STORES LIKE IT HOT

NEW YORK — Make way, utility belts. For spring, sex sells.
The spring collections shown here last week were defined by sexy, pretty, even frilly clothes. To retailers, it represented a seismic shift from some of the uniform looks or the other extreme — overly embellished trends inspired by Gucci — that have been paraded out in recent seasons.
Among the items already on several buyers’ shopping lists are:
Perforated leather skirts.
Dresses with ruffles.
Shrunken sweaters.
Miniskirts, or ones worn just above the knee.
Truckloads of denim.
Bright colors like lime, pink and cobalt blue, and muted ones like suntan and nude skin tones.
From the buyers’ perspectives, designers who showed here presented collections that mark a turn away from minimalist styles and ones dominated by sport-inspired looks like cargo and track pants.
“We noticed the [consumer’s] eye was becoming bored with the sameness of clothes,” said Linda Dresner, owner of signature stores here and in Birmingham, Mich. “There was a slight disinterest. We’ve noticed this season they’re more fascinated with the possibilities and they’re willing to try them.”
Judy Collinson, executive vice president and general merchandise manager of Barneys New York, called the season’s looks very salable and said, “Definitely this season has really sexy, beautiful clothes so far. This is fun clothing, and it should be fun. You have to tempt someone to buy. You have to intrigue people.”
And Jeffrey Kalinsky, the Atlanta retailer and owner of Jeffrey, which opened on West 14th Street here in August, said he was bullish on the New York lines and ready to leave orders for items like plisse peasant tops at John Bartlett, sheer cobalt blue organza pieces at Helmut Lang and print dresses at Michael Kors that he called “a real turn-on.”
“If I didn’t feel confident buying now, then I wouldn’t,” Kalinsky said. “If I had any doubt, I’d wait until I get home [from Europe], but I want the best delivery possible. Yeah, the clothes will still be here when I get back, but I have a certain budget in mind and I saw things I liked a lot.”
“Everything is broken down into two categories — hot and sexy and sweet and pretty,” added Jaqui Lividini, senior vice president of corporate communications for Saks Fifth Avenue, which cited denim, color and leather and suede as the strongest trends for spring.
Perhaps the most pervasive trend throughout the collections was a prevalence of denim, be it in basic jeans at Anna Sui, “suntan” and white cropped ones at Kors, outrageous flame-embroidered styles at Tommy Hilfiger or Oscar de la Renta’s denim ballgowns.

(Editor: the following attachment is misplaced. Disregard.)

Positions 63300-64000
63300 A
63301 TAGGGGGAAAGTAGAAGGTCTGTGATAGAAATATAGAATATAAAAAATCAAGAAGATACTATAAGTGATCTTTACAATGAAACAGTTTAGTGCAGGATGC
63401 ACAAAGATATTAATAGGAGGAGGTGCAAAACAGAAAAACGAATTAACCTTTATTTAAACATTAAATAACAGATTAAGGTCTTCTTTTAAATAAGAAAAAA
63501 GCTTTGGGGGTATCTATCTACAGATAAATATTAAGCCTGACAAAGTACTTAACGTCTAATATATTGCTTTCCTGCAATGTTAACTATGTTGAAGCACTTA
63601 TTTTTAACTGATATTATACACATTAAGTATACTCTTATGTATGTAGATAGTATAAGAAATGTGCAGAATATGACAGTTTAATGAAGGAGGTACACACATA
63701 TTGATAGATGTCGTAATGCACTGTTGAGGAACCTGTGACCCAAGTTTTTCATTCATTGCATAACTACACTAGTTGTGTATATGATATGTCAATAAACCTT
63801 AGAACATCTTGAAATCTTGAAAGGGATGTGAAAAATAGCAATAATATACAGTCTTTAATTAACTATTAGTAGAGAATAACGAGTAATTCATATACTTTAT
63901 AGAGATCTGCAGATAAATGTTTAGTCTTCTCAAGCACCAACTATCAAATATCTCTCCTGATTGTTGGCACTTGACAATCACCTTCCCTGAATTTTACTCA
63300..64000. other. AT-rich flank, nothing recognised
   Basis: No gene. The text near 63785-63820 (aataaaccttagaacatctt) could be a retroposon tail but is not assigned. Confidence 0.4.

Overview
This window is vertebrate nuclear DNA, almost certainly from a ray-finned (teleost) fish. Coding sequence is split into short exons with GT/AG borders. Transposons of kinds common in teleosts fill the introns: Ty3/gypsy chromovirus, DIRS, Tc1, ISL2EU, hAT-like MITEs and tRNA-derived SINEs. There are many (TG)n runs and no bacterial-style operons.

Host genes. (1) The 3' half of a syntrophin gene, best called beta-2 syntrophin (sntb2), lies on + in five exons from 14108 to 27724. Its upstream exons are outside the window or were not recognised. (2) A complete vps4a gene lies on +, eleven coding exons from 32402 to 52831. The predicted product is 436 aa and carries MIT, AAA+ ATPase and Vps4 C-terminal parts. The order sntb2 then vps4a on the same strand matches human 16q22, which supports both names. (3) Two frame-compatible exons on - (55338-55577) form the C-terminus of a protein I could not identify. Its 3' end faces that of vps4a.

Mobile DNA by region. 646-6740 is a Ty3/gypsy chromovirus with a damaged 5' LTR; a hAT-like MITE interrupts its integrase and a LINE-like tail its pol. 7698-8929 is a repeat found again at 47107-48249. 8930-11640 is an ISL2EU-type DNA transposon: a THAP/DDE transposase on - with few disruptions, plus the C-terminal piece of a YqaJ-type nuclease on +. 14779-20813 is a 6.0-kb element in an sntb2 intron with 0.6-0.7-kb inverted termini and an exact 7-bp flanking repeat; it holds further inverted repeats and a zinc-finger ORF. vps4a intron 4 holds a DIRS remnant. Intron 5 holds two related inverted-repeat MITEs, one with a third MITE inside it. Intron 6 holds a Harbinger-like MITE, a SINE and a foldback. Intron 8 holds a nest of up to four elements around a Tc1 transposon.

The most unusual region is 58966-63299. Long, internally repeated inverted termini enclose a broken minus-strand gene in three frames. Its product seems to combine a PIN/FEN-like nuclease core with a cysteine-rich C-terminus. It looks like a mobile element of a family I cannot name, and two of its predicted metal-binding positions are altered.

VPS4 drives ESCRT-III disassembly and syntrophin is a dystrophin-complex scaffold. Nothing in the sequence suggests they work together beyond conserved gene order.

Bergdorf Goodman, for one, plans to go “denim crazy” next season, said James Aguiar, fashion director, ready-to-wear.
“When you see denim at Oscar, you know it’s something,” he said. “I loved his double-faced denim. I’ve never seen that before.”
Added Ed Burstell, general merchandise manager of Henri Bendel, “There was so much talk about denim, and then you see a show like Anna Sui that was built around denim and it’s just terrific.”
Kal Ruttenstein, senior vice president of fashion direction for Bloomingdale’s, also said his impression was that the key trend for the week was denim. And he means denim everywhere.
“It’s in all different colors and weights, and not just denim jeans,” Ruttenstein said. “It’s denim everything. There’s denim sportswear, dresses, trenchcoats and ballgowns. The colored denim at Marc Jacobs, the white denim at Michael Kors, and denim ballgowns at Oscar de la Renta were outstanding.”
“Short skirts are new again, like the minis at Tommy Hilfiger, Kors and the shorter skirts at Ralph Lauren — not micro-mini, but a few inches above the knee,” Ruttenstein said.
On the flip side, Joan Kaner, senior vice president and fashion director for Neiman Marcus, said the highlight of the week was “the return of the sexy-looking woman,” but some of the collections went “too bare and too naked” for real selling, and said some of the low-waisted dresses and skirts would have to be raised for the selling floor.
Ruttenstein went on to praise an abundance of sexy clothes, like Donna Karan’s navy draped jersey dresses that he called “the sexiest dresses in town.” There were also “serene and sophisticated” shirtdresses and sportswear at Calvin Klein and nude leathers, fabrics, color and short lengths at DKNY — two of the best collections he saw last week.
“The other thing we like are all the new leathers for spring, soft in color and sometimes perforated,” Ruttenstein continued. “Leather has suddenly become a basic fabric for spring designer collections.”